“When you wanted to go somewhere, you had to take yourself there, but you could choose your own road only if you were grown up. …. I wasn’t going to play with anybody who didn’t want me on their team. I wasn’t going to follow anybody else around, no matter how colossally rich or elevated or anything. I wasn’t ever going to accept anybody’s spit. And when I grew up, I was never going to go to Paradise, nor do what the Romans did. I was going to do what the Gypsy said: cross the oceans and find love.”
But this is not a clear moral tale. While Pilar is prostrating herself before the rich, fawning all over them and working her way up the ladder while debasing herself to the nth degree, and while Julian is, meanwhile clawing himself back into a position of importance as a labor lawyer and political figure in Chile, the spirit of Julian and Solita does not necessarily win out. Pilar achieves exactly what she sets out to win and we are left with both the Roman path and the Gypsy path succeeding for those who follow them with passion and determination.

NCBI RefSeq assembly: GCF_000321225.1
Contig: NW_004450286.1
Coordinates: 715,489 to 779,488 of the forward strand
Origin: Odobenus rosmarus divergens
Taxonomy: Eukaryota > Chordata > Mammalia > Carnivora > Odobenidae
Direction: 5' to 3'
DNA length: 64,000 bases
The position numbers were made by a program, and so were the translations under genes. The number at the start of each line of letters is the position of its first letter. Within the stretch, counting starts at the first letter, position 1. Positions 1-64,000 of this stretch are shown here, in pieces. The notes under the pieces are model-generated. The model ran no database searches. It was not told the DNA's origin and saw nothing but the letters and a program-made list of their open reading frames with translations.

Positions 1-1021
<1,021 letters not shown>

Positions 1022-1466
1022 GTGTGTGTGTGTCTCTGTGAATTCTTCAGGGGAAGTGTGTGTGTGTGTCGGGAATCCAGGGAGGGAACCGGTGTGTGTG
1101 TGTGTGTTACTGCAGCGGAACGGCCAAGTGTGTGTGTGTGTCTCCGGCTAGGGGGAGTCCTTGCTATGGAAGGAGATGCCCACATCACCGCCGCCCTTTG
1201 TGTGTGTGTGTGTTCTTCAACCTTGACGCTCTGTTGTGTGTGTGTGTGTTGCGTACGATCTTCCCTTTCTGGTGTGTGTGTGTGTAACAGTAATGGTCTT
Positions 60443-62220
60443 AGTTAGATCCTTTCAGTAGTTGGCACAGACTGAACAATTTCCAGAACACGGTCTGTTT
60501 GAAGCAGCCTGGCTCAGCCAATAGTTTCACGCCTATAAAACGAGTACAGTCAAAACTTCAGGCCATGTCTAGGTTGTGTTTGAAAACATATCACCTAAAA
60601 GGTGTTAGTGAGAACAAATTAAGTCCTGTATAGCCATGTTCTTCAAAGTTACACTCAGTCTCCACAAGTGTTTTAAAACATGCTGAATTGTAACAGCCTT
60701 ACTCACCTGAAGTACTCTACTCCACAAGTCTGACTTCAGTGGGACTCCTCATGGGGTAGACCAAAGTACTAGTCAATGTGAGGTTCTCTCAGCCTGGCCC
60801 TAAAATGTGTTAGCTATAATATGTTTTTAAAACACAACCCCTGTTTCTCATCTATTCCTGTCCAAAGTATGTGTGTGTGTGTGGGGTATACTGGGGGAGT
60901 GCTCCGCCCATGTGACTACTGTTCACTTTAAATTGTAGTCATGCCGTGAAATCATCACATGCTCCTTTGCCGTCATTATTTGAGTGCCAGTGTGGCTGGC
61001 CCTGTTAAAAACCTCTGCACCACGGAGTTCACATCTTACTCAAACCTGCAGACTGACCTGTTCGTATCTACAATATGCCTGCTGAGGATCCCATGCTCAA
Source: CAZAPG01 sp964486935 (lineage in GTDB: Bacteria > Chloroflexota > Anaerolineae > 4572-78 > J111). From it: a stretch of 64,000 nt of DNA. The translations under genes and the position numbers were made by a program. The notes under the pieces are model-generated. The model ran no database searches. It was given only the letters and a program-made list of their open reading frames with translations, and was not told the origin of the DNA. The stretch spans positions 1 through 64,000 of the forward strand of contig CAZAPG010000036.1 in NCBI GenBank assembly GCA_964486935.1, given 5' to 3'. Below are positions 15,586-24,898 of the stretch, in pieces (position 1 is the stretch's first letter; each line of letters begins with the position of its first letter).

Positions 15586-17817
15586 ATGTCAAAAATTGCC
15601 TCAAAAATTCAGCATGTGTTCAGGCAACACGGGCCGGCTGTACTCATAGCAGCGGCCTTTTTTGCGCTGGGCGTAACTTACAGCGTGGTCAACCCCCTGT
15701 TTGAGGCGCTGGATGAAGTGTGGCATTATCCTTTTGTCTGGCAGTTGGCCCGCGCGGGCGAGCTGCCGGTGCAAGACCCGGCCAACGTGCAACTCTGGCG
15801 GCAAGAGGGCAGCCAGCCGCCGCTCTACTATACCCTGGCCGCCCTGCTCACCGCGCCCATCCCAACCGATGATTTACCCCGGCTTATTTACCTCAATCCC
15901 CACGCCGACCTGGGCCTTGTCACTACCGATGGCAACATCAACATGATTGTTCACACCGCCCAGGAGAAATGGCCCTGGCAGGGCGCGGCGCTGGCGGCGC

I loved the story and the writing. The narration of ten year-old Solita captivated me and while I found a few occasions when her language and understand went far beyond anything I could remember or imagine from my days of raising my own seven children, in the main I think Elena Castedo presented the us with some profound and believable insights from this ten year old. I walk away from this marvelous story remembering the response of Solita when her mother explains to her the brutal ax murder which happens to one of the upper class women at the hands of a mad peasant. Pilar describes the man as a primitive and that the woman had a taste for the primitive and this tragedy occurred. Solita is deeply moved and as she leaves her mother’s presence she reflects on the event:
“There was a flicker of a mountain shack and a man’s ax coming down and blood pouring out of someplace, but it was too horrible to consider, too horrible to make that head belong to Tia Merce, who was left whole, chuckling and sagging her chin and dropping sugar cubes in her tea with her long nails. One thing I was never going to do when I grew up was to go see primitive men.”Bob Corbett firstname.lastname@example.org
Bob Corbett email@example.com